Residual herbicides applied at or before planting are critically important to controlling emerged Palmer amaranth in dry bean. Research at the Panhandle REC assessed the efficacy of PRE and pre-plant incorporated (PPI) residual herbicide programs.
Do early season weeds have the same impact as later season flushes? Researchers here report on a 2018 study conducted in dry bean to compare how soon after planting crop yield was impacted by weed presence.
Managing weeds at least two weeks prior to planting winter wheat and then controlling winter annuals this fall are important to reducing disease, saving soil moisture, and achieving top yields next summer.
Several field trials were undertaken in 2017 to look at options for controlling herbicide-resistant kochia, Palmer amaranth, and waterhemp in dry bean, corn, and sugarbeet. In addition over 80 kochia, Palmer amaranth, and waterhemp plants were collected for testing of herbicide resistance. Of these 50% of kochia and 13% of Palmer amaranth plants tested were resistant to field rates of glyphosate. While options are limited in the Panhandle, pairing crop rotations with herbicide programs using PRE and layby treatments provided effective control of key weed species. An article from the Proceedings of the 2018 Nebraska Extension Crop Production Clinics.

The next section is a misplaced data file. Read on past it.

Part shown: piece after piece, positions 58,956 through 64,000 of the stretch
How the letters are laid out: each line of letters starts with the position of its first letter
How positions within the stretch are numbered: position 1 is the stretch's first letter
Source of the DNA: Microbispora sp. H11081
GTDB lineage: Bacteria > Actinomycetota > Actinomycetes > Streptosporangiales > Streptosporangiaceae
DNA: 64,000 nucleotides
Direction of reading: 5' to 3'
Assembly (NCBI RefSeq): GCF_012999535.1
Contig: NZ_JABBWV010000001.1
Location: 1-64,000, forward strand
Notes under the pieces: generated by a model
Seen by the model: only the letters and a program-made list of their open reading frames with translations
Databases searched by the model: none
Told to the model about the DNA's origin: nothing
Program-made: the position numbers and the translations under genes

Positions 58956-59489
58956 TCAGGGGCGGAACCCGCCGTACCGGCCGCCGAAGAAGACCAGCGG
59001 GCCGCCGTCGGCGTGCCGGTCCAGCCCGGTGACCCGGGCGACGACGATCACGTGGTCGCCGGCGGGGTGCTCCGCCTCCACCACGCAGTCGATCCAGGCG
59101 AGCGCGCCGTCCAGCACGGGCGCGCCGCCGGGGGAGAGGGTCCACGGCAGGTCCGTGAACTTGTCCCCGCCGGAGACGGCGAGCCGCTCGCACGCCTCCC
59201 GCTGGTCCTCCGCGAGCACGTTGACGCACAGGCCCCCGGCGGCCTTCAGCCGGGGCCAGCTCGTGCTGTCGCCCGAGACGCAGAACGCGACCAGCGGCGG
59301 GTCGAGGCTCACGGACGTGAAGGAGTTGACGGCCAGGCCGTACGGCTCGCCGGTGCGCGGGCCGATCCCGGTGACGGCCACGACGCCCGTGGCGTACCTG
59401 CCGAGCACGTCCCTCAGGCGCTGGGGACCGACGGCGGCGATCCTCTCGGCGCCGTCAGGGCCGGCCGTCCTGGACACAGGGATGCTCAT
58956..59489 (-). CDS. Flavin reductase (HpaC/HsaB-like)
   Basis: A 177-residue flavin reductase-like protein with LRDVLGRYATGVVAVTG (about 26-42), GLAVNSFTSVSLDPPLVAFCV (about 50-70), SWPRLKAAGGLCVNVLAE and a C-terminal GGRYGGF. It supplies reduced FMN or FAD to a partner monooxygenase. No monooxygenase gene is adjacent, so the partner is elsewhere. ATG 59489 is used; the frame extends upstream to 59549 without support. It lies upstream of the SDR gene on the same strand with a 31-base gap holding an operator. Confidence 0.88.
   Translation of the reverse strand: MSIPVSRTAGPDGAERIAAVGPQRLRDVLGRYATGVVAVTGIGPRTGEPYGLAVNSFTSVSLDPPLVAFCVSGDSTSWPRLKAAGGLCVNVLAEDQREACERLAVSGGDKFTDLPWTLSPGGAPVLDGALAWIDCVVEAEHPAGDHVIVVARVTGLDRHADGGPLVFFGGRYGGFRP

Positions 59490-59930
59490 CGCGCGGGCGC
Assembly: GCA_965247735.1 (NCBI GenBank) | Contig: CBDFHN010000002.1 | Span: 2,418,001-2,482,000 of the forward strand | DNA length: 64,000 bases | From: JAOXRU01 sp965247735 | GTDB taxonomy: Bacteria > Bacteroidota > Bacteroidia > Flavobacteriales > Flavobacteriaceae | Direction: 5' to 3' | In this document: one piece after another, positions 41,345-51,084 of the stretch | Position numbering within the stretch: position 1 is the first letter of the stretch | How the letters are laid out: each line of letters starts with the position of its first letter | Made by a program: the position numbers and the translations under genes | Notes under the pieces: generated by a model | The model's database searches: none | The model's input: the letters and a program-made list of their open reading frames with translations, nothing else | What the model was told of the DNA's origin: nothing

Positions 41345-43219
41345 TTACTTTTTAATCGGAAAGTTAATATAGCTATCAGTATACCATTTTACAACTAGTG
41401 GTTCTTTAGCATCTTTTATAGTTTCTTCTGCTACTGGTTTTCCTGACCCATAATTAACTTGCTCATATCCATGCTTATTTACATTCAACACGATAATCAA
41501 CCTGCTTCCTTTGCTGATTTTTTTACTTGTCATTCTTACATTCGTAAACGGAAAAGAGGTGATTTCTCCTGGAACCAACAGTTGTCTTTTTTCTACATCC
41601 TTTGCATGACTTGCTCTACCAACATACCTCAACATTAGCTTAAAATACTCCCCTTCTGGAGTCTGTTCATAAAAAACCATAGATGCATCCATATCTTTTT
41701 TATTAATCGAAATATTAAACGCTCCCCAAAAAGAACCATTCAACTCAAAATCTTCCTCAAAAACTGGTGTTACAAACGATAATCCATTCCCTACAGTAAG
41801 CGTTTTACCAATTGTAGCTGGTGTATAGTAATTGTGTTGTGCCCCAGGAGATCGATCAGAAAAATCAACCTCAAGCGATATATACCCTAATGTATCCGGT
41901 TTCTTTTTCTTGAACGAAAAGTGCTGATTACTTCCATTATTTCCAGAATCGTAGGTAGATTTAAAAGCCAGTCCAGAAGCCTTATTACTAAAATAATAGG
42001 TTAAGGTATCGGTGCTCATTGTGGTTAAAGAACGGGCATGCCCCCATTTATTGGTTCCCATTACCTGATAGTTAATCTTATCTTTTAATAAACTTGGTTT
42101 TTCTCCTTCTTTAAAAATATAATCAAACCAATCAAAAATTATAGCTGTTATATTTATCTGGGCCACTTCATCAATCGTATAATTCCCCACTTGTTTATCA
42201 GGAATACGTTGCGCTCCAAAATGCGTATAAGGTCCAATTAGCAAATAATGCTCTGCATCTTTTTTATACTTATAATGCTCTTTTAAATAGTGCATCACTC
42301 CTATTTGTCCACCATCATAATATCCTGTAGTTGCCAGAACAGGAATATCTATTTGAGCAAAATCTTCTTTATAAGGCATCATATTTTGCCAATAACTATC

An article from the Proceedings of the 2018 Nebraska Extension Crop Production Clinics: Early season stand loss from wind or frost can be severe enough to require replanting of a sugarbeet crop. Three years of field trials at the Panhandle Research and Extension Center were conducted to determine just how much stands need to be reduced to justify replanting.
Just a month after double-digit below zero temperatures, Nebraska hit an extended period of above normal temperatures, coaxing weed seeds to germinate early in many fields and pastures and creating the need to tackle the influx early.